While it may be old news, late is better than never. Prior to the release of the new Mad Max: Fury Road release, my sister – Elysse Melo – and I were tasked with transforming cars off the streets of Toronto into Mad Max inspired dusty works of art.
I designed and made the graphics for set decor, installing and accenting the set with custom crafted props. The whole day would have been a flop had it not been for a few clever decisions in our planning stages.
The intent originally was to fill squirt bottles with vegetable oil, and lightly coat vehicles so that SFX dust could be sprinkled onto the vehicles. We settled on pressurized cans of canola oil cooking spray. Pre-filled and consistent, the cooking spray cans were ideal for fast and controlled application.
Sprinkling the dust was wasteful and left an uneven layer which was difficult to work with. Throwing the paper-dust at the oil-covered car worked better still, and so an idea was born.
Drawing from my knowledge and background working with air brushes, I designed and built a custom dust cannon. Our first prototype was a simple water bottle with a dip straw and air inlet in it’s side. Slow to fill, and easily jammed – it proved the concept, paving the way for version two.
The new dust cannon was not only a huge improvement in speed, but also efficiency as well. With a multi-valve setup and shop compressor – my tool was ready to make mini dust storms on queue. It looks pretty cool too.
Here’s the SFX dust cannon, made of ABS and copper:
To further speed the project along, I partnered with DWS Creative Imaging to craft a set of stencils and other tools to speed up the dust-painting process. With my direction, we were able to exceed all expectations – decoration far more cars than previously thought possible.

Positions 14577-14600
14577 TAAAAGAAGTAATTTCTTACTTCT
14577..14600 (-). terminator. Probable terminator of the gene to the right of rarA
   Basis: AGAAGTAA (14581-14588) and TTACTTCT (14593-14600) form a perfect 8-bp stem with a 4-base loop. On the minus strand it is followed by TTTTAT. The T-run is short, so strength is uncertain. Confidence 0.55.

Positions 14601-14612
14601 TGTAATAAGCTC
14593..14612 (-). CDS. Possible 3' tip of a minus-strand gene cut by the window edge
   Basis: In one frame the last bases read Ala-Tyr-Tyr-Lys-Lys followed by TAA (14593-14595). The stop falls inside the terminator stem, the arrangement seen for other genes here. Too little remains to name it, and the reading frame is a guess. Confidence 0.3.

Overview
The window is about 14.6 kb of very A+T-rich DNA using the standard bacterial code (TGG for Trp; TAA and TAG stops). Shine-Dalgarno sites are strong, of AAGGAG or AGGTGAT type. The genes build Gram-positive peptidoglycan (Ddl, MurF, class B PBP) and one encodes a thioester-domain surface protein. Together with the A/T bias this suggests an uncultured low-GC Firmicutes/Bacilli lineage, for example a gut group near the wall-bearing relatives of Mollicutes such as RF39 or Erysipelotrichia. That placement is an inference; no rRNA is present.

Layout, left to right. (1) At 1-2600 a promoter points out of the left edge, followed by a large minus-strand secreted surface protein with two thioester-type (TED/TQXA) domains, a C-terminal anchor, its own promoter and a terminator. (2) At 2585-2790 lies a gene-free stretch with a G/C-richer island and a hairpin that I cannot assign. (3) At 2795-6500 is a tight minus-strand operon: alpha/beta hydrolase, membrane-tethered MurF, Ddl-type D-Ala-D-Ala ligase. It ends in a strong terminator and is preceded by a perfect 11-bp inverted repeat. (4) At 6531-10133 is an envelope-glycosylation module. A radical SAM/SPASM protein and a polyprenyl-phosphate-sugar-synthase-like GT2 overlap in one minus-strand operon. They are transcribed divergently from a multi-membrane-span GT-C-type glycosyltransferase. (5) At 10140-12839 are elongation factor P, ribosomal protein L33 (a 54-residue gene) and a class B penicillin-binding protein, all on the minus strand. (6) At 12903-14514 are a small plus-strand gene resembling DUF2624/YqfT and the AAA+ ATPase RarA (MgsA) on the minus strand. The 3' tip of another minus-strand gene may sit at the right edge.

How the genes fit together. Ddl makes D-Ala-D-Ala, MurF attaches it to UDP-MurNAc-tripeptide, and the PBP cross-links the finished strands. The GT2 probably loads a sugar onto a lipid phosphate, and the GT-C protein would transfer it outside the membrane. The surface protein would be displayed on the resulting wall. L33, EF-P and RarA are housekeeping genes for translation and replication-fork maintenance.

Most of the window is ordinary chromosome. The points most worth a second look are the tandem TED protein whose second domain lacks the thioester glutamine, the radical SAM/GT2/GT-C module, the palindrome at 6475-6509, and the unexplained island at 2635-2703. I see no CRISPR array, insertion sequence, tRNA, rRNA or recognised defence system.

Just a quick entry until I get the chance to do a full writeup – this is the tool I’m building. Basically a search engine that uses a popular social media website to get the most relevant fresh content. In conjunction with another API we gather and serve images all in an infinite scrolling gallery. This is all custom tailored through an intuitive user interface.
I’ve been dying to get some photoshop compositing practice in, and wanted to share some desktop backgrounds I created during some design exercises. All of the geometric elements in the gallery below were crafted in Adobe Illustrator CC and composited in Photoshop CC.
I was contracted to do a logo design job for a company I signed to keep quite about while it is still building itself up. This was my first logo design job (typically I do painting) and the gentleman ended up using one of his own designs. I have another logo job prospect in the works and I have some questions because I feel as though I was stooped last time.
Should I be copy writing or watermarking the designs I present? (sounds like a dumb question, but its serious)
Should I be compensated for the time and designs that I did come up with even though they weren’t chosen? (I put a lot of time into them and have nothing to show for it!)
I know how to factor pricing for my paintings, but I’m at a loss as how to price graphic work. Suggestions?
Here is my response:
I will bill regardless of my design being their final choice. Most clients we deal with in design industry aren’t art directors or designers themselves. Don’t feel rejected or put down when a Joe comes in and snuffs your hard work, they just don’t know the field. Ask a client about brand identity, target demographic, palette, etc. and chances are they’ll draw a blank.